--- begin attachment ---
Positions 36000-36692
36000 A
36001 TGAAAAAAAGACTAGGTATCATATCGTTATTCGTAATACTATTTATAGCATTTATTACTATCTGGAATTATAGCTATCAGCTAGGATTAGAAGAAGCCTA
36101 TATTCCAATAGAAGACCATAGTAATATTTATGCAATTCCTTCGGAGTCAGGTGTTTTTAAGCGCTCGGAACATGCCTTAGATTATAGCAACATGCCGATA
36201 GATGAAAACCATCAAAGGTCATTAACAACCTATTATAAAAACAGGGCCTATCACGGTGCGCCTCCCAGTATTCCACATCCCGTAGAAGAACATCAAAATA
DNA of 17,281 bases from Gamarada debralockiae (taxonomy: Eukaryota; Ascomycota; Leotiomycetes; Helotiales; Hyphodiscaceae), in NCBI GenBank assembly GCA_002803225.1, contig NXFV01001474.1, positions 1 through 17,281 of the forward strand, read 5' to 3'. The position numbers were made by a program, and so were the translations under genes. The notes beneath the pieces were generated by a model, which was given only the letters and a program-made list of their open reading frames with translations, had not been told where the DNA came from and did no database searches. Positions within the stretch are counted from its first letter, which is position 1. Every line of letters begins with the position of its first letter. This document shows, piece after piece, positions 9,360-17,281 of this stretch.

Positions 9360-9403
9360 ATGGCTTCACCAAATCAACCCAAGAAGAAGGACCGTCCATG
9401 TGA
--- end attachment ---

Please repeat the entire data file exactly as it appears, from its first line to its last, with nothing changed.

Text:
Positions 36000-36692
36000 A
36001 TGAAAAAAAGACTAGGTATCATATCGTTATTCGTAATACTATTTATAGCATTTATTACTATCTGGAATTATAGCTATCAGCTAGGATTAGAAGAAGCCTA
36101 TATTCCAATAGAAGACCATAGTAATATTTATGCAATTCCTTCGGAGTCAGGTGTTTTTAAGCGCTCGGAACATGCCTTAGATTATAGCAACATGCCGATA
36201 GATGAAAACCATCAAAGGTCATTAACAACCTATTATAAAAACAGGGCCTATCACGGTGCGCCTCCCAGTATTCCACATCCCGTAGAAGAACATCAAAATA
DNA of 17,281 bases from Gamarada debralockiae (taxonomy: Eukaryota; Ascomycota; Leotiomycetes; Helotiales; Hyphodiscaceae), in NCBI GenBank assembly GCA_002803225.1, contig NXFV01001474.1, positions 1 through 17,281 of the forward strand, read 5' to 3'. The position numbers were made by a program, and so were the translations under genes. The notes beneath the pieces were generated by a model, which was given only the letters and a program-made list of their open reading frames with translations, had not been told where the DNA came from and did no database searches. Positions within the stretch are counted from its first letter, which is position 1. Every line of letters begins with the position of its first letter. This document shows, piece after piece, positions 9,360-17,281 of this stretch.

Positions 9360-9403
9360 ATGGCTTCACCAAATCAACCCAAGAAGAAGGACCGTCCATG
9401 TGA